The satellite’s measurements of the Ohio site showed that in the 20 days it took for Exxon to plug the well, about 120 metric tons of methane an hour were released. That amounted to twice the rate of the largest known methane leak in the United States, from an oil and gas storage facility in Aliso Canyon, California, in 2015 (though that event lasted for longer and had higher overall emissions).

While the Ohio blowout really caused havoc on methane emission levels and public health concerns, researchers said it also was a big indicator that other large leaks could be going undetected.

“When I started working on methane, now about a decade ago, the standard line was: ‘We’ve got it under control. We’re managing it,’” Dr. Hamburg said. “But in fact, they didn’t have the data. They didn’t have it under control, because they didn’t understand what was actually happening. And you can’t manage what you don’t measure.”

Exxon is unsure as to if the satellite readings are an accurate measurement of the methane levels released since Exxon spokesperson, Casey Norton, said the company’s own scientist reviewed images and pressure readings from the well to arrive at a smaller estimate of the emissions from the blowout. Exxon is currently in touch with satellite researchers to sit down and “talk further to understand that discrepancy and see if there’s anything we can learn.”

Methane leaks are actually somewhat common, and they pose a threat to both climate change and human health. Miranda Leppla, head of energy policy at the Ohio Environmental Council said there had been complaints about health issues among Ohio residents closest to the well including irritation, dizziness, and breathing problems.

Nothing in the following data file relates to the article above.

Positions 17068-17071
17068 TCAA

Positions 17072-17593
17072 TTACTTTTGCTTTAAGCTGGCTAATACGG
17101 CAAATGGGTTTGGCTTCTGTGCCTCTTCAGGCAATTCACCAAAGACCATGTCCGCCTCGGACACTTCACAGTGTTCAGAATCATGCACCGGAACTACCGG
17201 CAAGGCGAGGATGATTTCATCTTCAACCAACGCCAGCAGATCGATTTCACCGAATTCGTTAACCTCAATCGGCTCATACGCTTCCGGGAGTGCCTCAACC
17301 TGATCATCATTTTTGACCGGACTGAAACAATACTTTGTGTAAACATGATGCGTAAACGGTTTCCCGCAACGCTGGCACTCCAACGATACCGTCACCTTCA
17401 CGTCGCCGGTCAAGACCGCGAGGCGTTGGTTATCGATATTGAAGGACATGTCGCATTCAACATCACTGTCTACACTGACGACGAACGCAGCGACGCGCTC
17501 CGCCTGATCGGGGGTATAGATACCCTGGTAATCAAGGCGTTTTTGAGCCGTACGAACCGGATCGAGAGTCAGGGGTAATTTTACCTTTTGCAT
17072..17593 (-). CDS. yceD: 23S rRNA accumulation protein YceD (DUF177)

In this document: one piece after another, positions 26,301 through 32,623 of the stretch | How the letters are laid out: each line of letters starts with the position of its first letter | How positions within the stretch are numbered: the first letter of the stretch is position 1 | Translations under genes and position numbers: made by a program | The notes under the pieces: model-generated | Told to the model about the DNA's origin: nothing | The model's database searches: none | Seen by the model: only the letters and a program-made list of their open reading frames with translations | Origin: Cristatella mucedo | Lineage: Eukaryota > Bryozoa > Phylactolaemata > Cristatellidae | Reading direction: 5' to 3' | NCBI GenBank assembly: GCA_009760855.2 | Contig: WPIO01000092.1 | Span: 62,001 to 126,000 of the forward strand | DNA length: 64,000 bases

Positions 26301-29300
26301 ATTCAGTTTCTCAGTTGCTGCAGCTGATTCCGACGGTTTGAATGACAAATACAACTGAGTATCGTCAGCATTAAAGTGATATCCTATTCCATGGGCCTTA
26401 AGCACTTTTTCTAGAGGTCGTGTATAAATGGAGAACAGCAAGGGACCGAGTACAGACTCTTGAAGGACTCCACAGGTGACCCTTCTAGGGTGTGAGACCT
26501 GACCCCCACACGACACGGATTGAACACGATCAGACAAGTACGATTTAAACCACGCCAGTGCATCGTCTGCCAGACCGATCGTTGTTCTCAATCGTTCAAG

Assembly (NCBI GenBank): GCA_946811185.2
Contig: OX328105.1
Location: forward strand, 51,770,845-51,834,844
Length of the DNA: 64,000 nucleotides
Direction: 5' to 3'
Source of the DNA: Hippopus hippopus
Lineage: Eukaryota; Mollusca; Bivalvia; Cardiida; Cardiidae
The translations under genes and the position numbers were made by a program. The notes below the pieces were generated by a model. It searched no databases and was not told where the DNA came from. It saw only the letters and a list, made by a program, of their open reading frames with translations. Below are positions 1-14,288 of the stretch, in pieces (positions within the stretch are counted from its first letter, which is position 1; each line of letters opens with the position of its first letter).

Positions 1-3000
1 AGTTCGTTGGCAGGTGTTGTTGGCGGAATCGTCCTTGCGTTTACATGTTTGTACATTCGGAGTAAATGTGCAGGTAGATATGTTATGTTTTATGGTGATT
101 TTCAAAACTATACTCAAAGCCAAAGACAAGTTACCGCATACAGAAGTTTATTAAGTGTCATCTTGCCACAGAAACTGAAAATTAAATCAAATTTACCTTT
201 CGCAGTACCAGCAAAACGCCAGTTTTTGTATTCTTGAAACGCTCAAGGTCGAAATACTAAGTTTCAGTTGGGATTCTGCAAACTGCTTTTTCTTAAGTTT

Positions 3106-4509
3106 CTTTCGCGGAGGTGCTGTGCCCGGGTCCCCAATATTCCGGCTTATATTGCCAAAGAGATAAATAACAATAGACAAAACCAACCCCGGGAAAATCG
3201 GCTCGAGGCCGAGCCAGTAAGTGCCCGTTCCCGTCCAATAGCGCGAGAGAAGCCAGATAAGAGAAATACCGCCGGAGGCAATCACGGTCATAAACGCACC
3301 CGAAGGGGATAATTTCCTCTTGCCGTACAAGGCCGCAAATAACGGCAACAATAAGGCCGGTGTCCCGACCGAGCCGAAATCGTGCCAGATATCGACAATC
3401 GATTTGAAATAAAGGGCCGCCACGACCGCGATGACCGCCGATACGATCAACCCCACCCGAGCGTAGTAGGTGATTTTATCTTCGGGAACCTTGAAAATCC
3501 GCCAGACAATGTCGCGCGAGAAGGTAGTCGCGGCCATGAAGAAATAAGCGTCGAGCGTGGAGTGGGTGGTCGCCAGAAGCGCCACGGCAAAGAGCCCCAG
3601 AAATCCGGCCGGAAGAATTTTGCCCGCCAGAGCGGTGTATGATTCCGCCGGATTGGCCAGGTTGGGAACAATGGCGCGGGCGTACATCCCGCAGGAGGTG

The Good

The new space satellite collects a significant amount of data every single day. Scientists said that a critical task was how to more quickly sift through tens of millions of data points collected by the satellite to identify methane hot spots on Earth. Studies of oil fields in the US alone have indicated that a small number of sites with high emissions are responsible for a bulk of the methane releases.

As if the amount of data was not overwhelming enough, methane gas is also essentially invisible. Therefore, scientists need to use expensive aircraft and infrared cameras to make the invisible gas visible. Last week, The New York Times shared a visual investigation with airborne measurement equipment and advanced infrared cameras to expose six “super emitters” in a West Texas oil field.

However, there has already been one case where researchers noticed a large leak from a natural gas compressor in a station in Turmenistan, in Central Asia. Researchers estimated the emissions were extremely high and dangerous, and the leak has since been stopped after they raised alarms through diplomatic channels.

“That’s the strength of satellites. We can look almost everywhere in the world,” said Dr. Aben, a senior scientist at the Dutch space institute in Utrecht and an author on both papers.

Photo from The New York Times article

The Bad

This satellite technology is not foolproof and without cons, though. Satellites cannot see beneath clouds, for example. Plus, scientists must do complex calculations to account for the background methane that already exists in the earth’s atmosphere.

Still, these complications do not undervalue the methane-detection technology scientists are using. Like nearly all technology, this device can always be improved.

The Ugly

There is still a lot more to explore about methane in the atmosphere, the potential contributions and risks, and the commonality of the silent leaks that have been and are still undetected. After all, there are huge environmental and public health consequences to consider.

Dr. Hamburg of the Environmental Defense Fund agrees:

“Right now, you have one-off reports, but we have no estimate globally of how frequently these things happen. Is this a once a year kind of event? Once a week? Once a day? Knowing that will make a big difference in trying to fully understand what the aggregate emissions are from oil and gas.”

comments powered by Disqus